Getting ready to create a password? It is time to consider what is being labeled as the worst possible passwords for any individual to select. No heavy hacking or phishing skills are needed to bypass these specific passwords. In addition, if one did not think it possible, “password” itself is no longer the worst password for selection. Confused yet? Instead see what is now officially the worst password.
That was not a countup. A California based company named Splash Data manages data and determines security factors and a huge surprise was discovered. Millions of individuals were using “123456” sans quotes to illustrate a means of security. Of course, this could be possible that many testing sites would use the lame password for training purposes. The newest bad kid on the block knocked down 2012’s worst password ever, known as “password.”
What are some other dandies that made the list for Splash Data? Be sure to grab a pen and paper and jot down what not to do when creating an account. In addition to picking a complex password, users should never, emphasize never, use the same password for several platforms of access. Never use a PIN code from a debit card for other password information, such as to credit card accounts. Typically, individuals will use their Facebook account passwords for their e-mail accounts, Twitter, Instagram – basically a very bad idea. Someone can work their way into an individual’s life and ruin it within seconds.
Atop of securing passwords with various choices and complexities, aim for privacy settings that turn off global views. Much too often, security firms report seeing information – including cities, pictures, date of birth easily accessible to over several hundred million people. Take the high road, access settings and be sure to friend only those known. See what else made the list – also opt out of variations of the list as well, that will not work.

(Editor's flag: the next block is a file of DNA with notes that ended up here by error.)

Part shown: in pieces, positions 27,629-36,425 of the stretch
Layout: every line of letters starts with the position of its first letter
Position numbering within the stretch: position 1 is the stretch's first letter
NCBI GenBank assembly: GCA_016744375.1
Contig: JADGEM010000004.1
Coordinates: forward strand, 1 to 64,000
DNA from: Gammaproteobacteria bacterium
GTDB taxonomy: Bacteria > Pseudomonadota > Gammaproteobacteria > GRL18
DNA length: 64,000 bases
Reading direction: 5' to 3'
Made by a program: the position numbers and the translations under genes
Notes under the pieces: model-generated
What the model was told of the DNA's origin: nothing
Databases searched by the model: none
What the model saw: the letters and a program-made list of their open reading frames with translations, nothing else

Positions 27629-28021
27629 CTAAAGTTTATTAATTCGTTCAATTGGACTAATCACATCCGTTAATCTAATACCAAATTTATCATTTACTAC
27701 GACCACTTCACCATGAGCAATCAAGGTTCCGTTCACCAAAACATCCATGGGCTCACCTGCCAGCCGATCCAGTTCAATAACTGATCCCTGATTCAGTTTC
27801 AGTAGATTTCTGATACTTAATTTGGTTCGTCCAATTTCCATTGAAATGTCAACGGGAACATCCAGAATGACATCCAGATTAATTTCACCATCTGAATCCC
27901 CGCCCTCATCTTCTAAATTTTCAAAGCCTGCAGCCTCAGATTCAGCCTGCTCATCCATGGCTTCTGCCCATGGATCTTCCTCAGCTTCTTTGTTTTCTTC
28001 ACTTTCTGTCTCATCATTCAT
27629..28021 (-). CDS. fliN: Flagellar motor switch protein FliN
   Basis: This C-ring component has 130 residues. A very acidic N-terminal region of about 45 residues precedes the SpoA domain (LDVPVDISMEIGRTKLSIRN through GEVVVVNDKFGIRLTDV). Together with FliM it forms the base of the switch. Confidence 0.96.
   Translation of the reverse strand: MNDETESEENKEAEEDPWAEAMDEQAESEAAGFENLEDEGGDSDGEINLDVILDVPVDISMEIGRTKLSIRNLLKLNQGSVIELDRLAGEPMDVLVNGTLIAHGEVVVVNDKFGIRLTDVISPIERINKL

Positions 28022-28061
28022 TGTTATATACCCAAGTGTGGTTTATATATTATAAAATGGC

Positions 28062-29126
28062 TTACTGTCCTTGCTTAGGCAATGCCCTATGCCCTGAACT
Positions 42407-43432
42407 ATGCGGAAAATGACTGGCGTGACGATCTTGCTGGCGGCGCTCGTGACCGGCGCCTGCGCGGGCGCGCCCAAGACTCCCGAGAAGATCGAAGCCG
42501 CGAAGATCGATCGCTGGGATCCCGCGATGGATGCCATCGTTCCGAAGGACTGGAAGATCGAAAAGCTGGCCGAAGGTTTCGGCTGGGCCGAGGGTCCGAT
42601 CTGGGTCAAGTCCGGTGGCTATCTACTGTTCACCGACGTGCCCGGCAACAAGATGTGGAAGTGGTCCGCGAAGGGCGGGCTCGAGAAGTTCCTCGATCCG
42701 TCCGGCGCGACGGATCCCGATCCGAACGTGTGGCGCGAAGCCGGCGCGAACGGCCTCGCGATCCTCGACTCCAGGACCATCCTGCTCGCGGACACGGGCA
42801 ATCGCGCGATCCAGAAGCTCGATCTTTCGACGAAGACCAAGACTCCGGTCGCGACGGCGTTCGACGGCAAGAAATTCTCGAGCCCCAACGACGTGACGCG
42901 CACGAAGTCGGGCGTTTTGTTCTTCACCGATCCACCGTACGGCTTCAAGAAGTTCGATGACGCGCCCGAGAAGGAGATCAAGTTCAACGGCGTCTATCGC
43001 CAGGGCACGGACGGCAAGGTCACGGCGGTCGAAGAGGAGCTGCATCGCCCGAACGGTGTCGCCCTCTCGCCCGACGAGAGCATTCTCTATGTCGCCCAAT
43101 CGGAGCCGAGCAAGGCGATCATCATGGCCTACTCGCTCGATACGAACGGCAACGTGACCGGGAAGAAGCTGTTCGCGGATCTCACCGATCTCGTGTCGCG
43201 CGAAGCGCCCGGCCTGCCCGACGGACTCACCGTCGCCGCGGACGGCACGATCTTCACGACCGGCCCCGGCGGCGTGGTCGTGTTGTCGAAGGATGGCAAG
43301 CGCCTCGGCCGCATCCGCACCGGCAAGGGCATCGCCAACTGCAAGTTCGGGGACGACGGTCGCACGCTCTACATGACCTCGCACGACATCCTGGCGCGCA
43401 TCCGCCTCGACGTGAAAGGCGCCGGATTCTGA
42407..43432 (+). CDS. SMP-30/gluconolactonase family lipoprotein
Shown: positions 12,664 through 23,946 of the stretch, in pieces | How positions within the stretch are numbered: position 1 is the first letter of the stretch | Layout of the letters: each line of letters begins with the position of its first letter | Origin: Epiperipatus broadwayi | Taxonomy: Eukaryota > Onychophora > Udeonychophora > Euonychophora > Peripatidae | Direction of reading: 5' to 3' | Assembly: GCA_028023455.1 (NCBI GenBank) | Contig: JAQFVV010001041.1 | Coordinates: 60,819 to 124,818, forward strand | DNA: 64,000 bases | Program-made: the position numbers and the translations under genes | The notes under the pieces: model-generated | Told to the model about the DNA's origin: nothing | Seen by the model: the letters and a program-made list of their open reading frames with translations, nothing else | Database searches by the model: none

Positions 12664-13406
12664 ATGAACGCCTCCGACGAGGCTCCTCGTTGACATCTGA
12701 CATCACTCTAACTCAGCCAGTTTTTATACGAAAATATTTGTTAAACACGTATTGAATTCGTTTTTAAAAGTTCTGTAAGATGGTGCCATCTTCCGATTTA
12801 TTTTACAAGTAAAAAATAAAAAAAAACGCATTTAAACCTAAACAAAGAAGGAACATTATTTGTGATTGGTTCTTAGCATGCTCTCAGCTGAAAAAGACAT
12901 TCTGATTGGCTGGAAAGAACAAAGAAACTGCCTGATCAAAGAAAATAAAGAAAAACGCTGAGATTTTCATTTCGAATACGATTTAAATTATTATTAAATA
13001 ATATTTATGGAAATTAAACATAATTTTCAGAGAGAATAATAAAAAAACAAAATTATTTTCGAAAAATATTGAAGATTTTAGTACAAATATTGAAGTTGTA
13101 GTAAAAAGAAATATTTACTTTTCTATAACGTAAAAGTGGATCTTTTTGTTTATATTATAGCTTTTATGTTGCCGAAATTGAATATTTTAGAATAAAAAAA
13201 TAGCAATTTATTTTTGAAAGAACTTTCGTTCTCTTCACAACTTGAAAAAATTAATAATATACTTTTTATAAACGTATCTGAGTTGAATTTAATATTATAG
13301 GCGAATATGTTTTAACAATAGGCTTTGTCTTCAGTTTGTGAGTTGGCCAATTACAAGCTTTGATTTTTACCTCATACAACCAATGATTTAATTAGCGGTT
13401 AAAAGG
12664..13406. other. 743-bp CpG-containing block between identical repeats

- 123456 – adding another digit to this consecutive mess will not deter a hacker.
- iloveyou – switching to iluvu, iheartyou, etc. is also a bad idea.
- sunshine – no adding numerals after this. Think complex.
- princess – yes perhaps keep a mirror nearby and write the easily accessed password there, but never to secure personal items.
- qwerty – really?
- letmein – this is an obvious response to the millions who continually forget their passwords and in frustration develop this backup.
- trustno1 – agreed, although a hacker could very well trust one enough to leave this password available.
- 000000 – consecutive numbers only lead to bad news, especially when used across several platforms of personal information.
There are plenty more available for review on the Splash Data site (see link at the end of article). How can one protect their identity and more importantly, their personal information? No concept or tactic is ever 100 percent fool-proof. Hackers, crackers and cyber-criminals thrive on the data vulnerability and level of access. An individual can provide a level of armor to deter or lower their chances of becoming a target.
Complex passwords include capital letters, lower case, letters and punctuation. Do not store passwords on a cell phone, or any mobile device that may have the chance of being accessed from external parties. Instead store the passwords with other important information – such as birth certificates, social security and money. That is how important passwords are. Consider safety factors, first and foremost. “Password” may no longer be the worst password, but seeing what is only shows users that complexity is key.
Splash Data Password List